Capturing Aroma

by Ben Reade.

“Smell is a potent wizard that transports you across thousands of miles and all the years you have lived”

Helen Keller (Harman, 2006)[1]

Aroma can be captured in a number of different ways. As explained in the previous post this should be taken seriously in the modern kitchen as it allows great scope for innovation. In our quest to get the most of aroma, we wanted to be able to capture the aroma which fills the room when heating ingredients. For this reason apparatus was developed as a system of aroma capturing, based on a crude distillation still. While we have breifly mentioned the aparatus in a previous post, now I’ll tell you exactly how to use it. BUT, pressure cookers and heat and vapours can be dangerous, and if you are careless, the whole contraption could blow up in your face, while I see this a pretty safe, others may not concider it as such – so dont come crying to me if it all goes wrong! The equipment is made using (mostly) standard kitchen apparatus (except some plastic tubing, small grommets and cotton wool). I hope that the ease with which this apparatus can be assembled and used will inspire artisan cooks in the house and restaurant kitchen, as well as those interested in more industrial style technique, to recognize the potential of the apparatus.

Using aroma capturing apparatus

The heat source should not be from a naked flame – induction is best. This is particularly dangerous if using alcohol or other flammable liquid, so be careful. Remember, that in most countries, distilling alcohol is illegal without license.

The broken ceramic in the pressure cooker replaces what chemists would call boiling stones. These encourage bubbling, and therefore mixing and evaporation. Use lots of small pieces, and make sure you strain them PROPERLY, if you are going to use the liquid left in the pot.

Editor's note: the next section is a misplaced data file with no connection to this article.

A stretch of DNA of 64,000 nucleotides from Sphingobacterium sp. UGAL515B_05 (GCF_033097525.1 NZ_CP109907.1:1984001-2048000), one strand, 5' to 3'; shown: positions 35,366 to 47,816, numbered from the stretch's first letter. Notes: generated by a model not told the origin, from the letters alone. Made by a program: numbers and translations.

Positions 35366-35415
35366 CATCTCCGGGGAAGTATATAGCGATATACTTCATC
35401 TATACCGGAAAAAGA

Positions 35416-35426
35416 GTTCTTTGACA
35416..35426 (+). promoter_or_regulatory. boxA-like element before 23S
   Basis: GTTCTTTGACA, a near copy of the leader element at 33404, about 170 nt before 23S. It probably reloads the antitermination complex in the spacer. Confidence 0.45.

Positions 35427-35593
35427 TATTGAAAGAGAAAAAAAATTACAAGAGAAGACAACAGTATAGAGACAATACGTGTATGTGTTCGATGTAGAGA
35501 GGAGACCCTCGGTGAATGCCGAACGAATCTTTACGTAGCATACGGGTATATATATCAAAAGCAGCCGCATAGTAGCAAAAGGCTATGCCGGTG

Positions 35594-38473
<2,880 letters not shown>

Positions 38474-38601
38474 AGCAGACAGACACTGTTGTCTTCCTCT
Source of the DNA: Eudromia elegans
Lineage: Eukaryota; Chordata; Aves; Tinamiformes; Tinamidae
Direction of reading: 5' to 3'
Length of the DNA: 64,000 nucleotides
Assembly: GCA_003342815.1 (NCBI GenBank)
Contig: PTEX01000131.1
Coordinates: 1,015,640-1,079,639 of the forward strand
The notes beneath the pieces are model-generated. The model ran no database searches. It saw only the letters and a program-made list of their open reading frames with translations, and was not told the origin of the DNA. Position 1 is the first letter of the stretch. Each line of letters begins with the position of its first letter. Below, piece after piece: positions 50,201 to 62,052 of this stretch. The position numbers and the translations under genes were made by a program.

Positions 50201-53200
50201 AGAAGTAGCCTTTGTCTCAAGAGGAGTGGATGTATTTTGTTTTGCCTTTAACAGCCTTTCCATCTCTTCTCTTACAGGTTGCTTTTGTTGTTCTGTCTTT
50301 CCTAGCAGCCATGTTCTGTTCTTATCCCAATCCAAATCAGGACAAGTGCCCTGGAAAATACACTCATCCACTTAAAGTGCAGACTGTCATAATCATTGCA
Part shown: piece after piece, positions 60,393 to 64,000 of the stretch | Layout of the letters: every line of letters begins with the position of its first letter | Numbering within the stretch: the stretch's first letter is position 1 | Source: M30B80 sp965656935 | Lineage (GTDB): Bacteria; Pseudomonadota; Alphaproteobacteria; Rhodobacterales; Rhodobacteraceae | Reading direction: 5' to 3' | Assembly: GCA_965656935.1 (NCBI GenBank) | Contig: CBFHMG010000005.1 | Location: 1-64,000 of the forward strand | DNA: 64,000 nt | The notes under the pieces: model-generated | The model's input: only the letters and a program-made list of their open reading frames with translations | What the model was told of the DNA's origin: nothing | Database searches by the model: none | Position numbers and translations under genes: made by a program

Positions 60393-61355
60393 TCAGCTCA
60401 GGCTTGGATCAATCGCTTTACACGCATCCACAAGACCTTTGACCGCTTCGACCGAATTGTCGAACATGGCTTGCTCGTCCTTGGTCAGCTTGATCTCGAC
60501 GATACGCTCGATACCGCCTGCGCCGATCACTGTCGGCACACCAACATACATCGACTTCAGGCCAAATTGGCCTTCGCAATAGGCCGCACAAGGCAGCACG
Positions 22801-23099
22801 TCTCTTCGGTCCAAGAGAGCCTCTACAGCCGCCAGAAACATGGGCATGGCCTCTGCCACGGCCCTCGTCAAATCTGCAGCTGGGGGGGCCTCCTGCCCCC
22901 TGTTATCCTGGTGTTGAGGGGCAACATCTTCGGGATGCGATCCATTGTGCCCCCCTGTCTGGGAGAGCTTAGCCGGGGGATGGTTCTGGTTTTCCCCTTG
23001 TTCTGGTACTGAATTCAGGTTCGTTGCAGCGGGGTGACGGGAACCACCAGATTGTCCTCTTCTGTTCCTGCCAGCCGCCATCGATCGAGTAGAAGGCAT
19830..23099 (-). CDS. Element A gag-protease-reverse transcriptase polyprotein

Don’t fill the pot too full, it will bubble and any particles, which enter the tube, will be pushed through to your distillate, making it cloudy or full of particles – which, depending on the application, may defeat the entire purpose.

The tube feeding from condensing chamber into reception flask should arrive at the bottom of the reception vessel.

Adding a layer of fat will capture more volatile molecules; it will however leave you with a layer of fat on your distillate – most volatile compounds are fat soluble.

When around 10 drops per minute are coming into the reception flask, then you are distilling at the correct speed. When you arrive at this speed look at the thermometer to stabilize the temperature at this point.

If you wish to arrive at this temperature again, for a second batch, then you should always check that there is condensation on the thermometer bulb, otherwise the temperature reading may be very inaccurate.

Make sure you detach the tubing before lowering the temperature inside the pot. Otherwise as the cooling lowers the pressure within the pressure cooker, all of your carefully collected distillate, will be sucked back into the pot.

To prevent the escape of volatile components, cool the distillate as fast as possible in a tightly sealed container. It can be stored frozen.

Use a craft knife to cut holes in plastic tubs and rubber grommets to make these holes water and airtight. Make sure you get grommets that fit your tubing, and tubing that fits your pressure cooker air vent.

Applications of aroma capturing apparatus